The Taiping leader, Hong Xiuquan (1814-1864), a rural teacher, a native of peasants, knew the life of the people well. His teaching was based on the traditional Chinese ideals of universal equality and prosperity, Confucianism, as well as the principles of Christian morality brought to China by European missionaries. Addressing the people, he argued that God instructed him to rid China of the devil (which meant emperors from the Qing dynasty) and to establish the kingdom of justice – “Heavenly Welfare State” (in Chinese – “Taiping Tianguo”). The participants in this movement were called taipins.
In 1850, the Taipings began an open uprising. Having seized a huge territory, primarily the Yangtze River valley, the rebels announced the creation of a new state with the capital in Nanjing. The head of “Taiping Tianguo” was the “Heavenly Prince” Hong Xiuquan.
Continuing to fight against the imperial government and the feudal lords, the taipings began to carry out reforms that reflected the utopian dreams of the peasants to create a society based on the principle of equal distribution of material wealth.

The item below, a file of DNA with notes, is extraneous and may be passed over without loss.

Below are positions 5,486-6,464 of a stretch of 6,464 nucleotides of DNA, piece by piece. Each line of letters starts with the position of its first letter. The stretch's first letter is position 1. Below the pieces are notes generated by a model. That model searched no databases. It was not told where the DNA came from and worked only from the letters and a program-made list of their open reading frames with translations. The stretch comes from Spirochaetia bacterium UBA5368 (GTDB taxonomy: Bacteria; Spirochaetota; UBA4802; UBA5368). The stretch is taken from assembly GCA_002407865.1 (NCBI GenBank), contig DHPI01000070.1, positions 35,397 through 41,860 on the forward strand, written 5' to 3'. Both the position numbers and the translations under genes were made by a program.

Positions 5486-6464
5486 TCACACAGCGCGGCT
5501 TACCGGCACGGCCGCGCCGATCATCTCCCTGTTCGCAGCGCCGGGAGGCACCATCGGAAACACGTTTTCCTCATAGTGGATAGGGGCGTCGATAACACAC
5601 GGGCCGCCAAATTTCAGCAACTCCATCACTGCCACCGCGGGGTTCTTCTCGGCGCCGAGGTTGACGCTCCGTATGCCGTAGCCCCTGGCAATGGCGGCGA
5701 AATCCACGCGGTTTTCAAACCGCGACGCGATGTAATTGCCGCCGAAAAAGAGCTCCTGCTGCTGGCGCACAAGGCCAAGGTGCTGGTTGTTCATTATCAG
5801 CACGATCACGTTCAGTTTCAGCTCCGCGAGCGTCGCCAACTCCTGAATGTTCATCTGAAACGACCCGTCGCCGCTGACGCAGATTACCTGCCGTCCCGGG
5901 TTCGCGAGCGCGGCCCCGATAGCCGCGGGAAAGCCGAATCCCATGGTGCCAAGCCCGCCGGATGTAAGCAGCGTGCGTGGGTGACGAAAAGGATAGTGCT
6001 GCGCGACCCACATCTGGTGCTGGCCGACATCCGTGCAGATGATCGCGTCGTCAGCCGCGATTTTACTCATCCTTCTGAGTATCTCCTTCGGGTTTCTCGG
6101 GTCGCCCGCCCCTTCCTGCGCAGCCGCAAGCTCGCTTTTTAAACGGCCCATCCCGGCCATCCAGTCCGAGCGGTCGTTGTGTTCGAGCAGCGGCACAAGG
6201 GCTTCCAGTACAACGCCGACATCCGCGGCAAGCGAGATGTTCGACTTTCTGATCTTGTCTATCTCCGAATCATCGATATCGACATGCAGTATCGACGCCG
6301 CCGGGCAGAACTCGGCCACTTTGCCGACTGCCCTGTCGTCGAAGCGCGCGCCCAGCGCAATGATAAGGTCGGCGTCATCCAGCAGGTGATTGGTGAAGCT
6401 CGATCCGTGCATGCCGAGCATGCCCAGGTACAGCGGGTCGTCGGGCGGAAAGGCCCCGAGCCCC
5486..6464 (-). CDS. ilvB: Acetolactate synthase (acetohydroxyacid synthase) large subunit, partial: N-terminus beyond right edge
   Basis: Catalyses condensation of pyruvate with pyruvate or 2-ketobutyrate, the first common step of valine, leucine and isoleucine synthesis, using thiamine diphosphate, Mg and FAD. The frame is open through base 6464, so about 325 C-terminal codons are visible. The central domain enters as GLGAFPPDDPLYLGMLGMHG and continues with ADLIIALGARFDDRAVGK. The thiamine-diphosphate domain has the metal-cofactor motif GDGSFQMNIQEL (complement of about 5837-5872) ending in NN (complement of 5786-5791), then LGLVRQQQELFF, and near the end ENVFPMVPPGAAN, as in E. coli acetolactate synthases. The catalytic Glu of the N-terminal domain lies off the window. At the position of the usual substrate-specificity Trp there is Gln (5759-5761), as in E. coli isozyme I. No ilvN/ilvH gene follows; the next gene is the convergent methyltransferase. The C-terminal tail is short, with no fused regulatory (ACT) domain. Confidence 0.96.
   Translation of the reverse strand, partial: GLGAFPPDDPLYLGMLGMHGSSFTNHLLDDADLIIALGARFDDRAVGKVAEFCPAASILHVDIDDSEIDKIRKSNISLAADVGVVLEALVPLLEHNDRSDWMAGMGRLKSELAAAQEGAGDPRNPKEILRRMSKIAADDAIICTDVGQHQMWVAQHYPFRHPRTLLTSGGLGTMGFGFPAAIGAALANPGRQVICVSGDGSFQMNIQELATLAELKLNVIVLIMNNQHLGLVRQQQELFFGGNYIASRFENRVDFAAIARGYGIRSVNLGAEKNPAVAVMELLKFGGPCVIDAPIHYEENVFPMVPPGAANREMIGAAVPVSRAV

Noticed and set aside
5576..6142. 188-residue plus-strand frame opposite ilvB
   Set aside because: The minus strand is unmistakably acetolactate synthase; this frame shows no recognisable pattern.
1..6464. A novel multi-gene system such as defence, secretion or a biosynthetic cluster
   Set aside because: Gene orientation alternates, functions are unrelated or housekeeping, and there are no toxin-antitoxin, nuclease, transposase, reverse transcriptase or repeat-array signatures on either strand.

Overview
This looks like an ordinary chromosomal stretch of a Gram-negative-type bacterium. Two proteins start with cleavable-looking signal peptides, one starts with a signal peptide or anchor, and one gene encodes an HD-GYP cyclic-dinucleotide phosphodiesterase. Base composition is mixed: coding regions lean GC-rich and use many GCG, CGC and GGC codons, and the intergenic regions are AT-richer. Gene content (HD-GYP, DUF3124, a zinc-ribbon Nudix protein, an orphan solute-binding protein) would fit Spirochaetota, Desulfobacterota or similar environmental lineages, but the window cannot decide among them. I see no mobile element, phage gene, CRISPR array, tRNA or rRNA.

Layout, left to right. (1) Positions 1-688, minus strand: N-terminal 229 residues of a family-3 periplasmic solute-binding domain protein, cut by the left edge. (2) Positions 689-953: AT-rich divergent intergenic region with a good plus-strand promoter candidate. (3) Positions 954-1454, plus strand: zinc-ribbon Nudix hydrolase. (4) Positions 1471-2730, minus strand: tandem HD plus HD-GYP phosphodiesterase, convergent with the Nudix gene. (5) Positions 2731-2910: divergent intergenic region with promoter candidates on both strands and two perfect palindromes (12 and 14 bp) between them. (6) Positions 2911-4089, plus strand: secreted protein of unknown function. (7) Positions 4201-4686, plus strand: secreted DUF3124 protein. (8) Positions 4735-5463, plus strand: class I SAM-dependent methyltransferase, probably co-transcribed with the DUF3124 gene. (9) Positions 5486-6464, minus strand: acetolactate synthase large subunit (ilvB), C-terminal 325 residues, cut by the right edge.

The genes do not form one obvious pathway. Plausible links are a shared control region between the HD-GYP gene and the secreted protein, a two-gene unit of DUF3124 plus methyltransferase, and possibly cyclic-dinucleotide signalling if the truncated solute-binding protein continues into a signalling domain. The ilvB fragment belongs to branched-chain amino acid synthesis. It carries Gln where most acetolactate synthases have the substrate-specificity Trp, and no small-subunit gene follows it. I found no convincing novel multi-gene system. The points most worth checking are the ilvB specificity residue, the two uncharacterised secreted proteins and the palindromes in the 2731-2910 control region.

On the territory of their state, the Taipings limited feudal oppression. In July 1864, government troops, with the support of British and French troops called to help, occupied the capital of Taiping Tianguo, Nanjing, which marked the end of the Taiping state. Many civilians were killed. Shortly before that, Hong Xiuquan, considering the situation hopeless, committed suicide.
Remember: The process of learning a person lasts a lifetime. The value of the same knowledge for different people may be different, it is determined by their individual characteristics and needs. Therefore, knowledge is always needed at any age and position.